More Millennials than baby boomers have enrolled in higher education. Approximately one third of male and 40 percent of female Millennials have had some college education, compared with 25 percent and 23 percent of Baby Boomers, respectively. Yet a college education puts students in debt largely due to student loans.
The average millennial debt is $21,500, and 32 percent of Millennials feel they are “barely making ends meet.” Furthermore, there’s pressure to do well financially, but the recession has made it difficult to so. In fact, the recession has played a role in the millennial spending. Almost half of Millennials say they have changed their shopping habits somewhat, and others are questioning the need for an expensive college education.
It’s pretty clear: Millennials have different values than the Baby Boomers. They have been shaped by the recession and demand a higher degree of engagement pertaining to technology. As a result, marketers need to tailor their marketing campaigns to their different mindsets.
Millennials are price and value conscious, and they hold the products they spend their money on to high standards. They are highly skeptical of advertisements having been exposed to them their entire lives, and they use a discerning eye when it comes to purchases. Doing a quick internet search before making a selection is second nature to Millennials.
Without a doubt, the most significant shaper of the Millennials has been the internet. Something that can be both a blessing and curse for marketers is that the Millennial generation is always connected. Not only do they utilize the internet for product or service information, but as a broad communication platform as well. When a baby boomer has a bad experience with a business, they casually complain about it the next time they see their friends. On the other hand, when a Millennials has a bad experience, they share it with 800 of their closest Facebook friends. So how can brand managers channel insight into Millennial’s different lifestyle and values into a successful marketing campaign?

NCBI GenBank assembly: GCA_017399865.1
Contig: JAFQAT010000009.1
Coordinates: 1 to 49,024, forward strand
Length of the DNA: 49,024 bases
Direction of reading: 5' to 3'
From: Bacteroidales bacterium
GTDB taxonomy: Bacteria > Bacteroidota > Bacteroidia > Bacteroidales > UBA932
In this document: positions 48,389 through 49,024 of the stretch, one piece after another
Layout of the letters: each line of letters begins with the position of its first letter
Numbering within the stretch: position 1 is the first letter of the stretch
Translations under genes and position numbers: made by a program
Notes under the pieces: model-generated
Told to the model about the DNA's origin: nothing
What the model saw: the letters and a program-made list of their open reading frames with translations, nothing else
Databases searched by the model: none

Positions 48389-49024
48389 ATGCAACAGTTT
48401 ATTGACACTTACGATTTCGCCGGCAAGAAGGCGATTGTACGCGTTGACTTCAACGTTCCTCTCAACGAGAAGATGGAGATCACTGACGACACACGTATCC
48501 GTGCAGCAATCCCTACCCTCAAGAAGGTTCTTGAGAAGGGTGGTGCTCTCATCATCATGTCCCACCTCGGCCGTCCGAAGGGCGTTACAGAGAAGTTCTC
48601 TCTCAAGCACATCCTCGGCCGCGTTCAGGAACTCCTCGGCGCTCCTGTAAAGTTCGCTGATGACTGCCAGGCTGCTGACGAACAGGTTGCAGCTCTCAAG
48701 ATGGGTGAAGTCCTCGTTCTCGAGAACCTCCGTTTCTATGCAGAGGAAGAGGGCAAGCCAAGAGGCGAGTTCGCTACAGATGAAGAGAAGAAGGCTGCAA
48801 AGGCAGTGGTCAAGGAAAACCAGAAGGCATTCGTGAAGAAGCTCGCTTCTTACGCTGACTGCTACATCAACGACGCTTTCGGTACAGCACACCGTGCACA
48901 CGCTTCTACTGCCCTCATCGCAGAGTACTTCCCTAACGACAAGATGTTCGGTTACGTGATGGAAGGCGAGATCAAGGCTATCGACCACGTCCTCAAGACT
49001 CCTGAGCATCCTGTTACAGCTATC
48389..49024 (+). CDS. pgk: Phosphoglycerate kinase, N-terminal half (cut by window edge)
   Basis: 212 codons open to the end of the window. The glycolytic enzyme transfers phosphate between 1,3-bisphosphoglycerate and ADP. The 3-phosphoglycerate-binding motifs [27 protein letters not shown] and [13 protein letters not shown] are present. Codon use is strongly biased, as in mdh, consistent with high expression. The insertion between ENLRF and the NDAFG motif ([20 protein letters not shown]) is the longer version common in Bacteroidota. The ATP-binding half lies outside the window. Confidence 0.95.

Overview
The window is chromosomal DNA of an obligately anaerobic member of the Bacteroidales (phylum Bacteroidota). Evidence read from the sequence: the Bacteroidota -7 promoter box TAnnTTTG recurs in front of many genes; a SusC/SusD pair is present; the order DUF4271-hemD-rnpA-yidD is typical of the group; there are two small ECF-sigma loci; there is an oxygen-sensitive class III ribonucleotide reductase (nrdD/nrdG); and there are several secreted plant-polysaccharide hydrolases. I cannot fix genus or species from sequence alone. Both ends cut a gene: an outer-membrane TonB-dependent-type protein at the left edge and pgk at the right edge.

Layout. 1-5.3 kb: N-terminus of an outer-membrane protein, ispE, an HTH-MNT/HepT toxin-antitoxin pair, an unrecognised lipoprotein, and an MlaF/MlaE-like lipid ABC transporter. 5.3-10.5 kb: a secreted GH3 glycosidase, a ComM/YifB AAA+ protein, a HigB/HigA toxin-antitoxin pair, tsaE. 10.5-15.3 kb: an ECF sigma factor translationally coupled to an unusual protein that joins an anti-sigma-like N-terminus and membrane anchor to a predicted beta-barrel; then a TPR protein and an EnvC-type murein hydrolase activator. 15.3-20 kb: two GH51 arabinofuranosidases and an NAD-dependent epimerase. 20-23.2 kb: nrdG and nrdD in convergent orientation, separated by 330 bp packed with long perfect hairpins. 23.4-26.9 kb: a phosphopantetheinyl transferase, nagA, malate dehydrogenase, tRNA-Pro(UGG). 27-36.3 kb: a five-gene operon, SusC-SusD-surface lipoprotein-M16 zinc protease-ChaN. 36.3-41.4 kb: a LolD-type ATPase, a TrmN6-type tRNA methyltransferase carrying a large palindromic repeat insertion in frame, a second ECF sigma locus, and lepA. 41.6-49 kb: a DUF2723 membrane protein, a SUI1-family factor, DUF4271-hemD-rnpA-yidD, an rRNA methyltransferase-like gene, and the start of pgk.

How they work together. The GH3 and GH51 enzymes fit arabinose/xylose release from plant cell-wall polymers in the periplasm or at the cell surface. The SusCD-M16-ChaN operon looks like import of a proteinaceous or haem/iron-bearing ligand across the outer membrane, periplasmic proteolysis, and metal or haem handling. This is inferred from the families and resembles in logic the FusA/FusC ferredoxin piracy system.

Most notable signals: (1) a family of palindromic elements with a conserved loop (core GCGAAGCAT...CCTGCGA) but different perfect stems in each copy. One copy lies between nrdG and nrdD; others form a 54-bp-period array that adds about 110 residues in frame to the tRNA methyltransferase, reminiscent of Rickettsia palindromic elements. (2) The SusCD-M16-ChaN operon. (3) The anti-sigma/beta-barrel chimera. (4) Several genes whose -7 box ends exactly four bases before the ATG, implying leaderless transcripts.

BrandAmplitude, LLC offers advice on how to connect with Millennials and their unique mindsets. First of all, a brand must be authentic. Millennials see right through false claims. Also, a brand must position itself as a necessity in order to appeal to Millennials. Due to the recession, this generation believes that they are strapped for cash and will be far more likely to purchase things they deem to be valuable necessities.
BrandAmplitude, LLC also recommends using social responsibility to appeal to Millennials. On average, Millennials are more socially conscious than previous generations, and they have been prone to use the presence or absence of corporate social responsibility as a tiebreaker during purchase decisions among similar brands. Millenials care that no animals were harmed in the production of a product or that a percentage of a company’s sales are donated to charity.
A brand that the Millennials can connect with needs to be shareable via social media. Due to the fact that Millennials spend a large portion of time on these sites, a relevant brand to them has what BrandAmplitude, LLC calls ‘Social Currency’. This means that a brand is social media compatible and can be exchanged on platforms such as Facebook, Twitter, and YouTube.
Lastly, BrandAmplitude, LLC recommends portraying a brand as an experience. Millennials are more apt to spend their money on doing interesting things instead of having interesting things. They perceive experiences as a form of personal investment.
Even though the Millennials have strikingly different values and lifestyles than baby boomers, it is not difficult for marketers to reach this target market due to their dependency on technology. Marketers simply have to take the time to understand the Millennials and ensure that they are delivering a message that they will respond to.
Rachel Krasnow & Emily Rozanski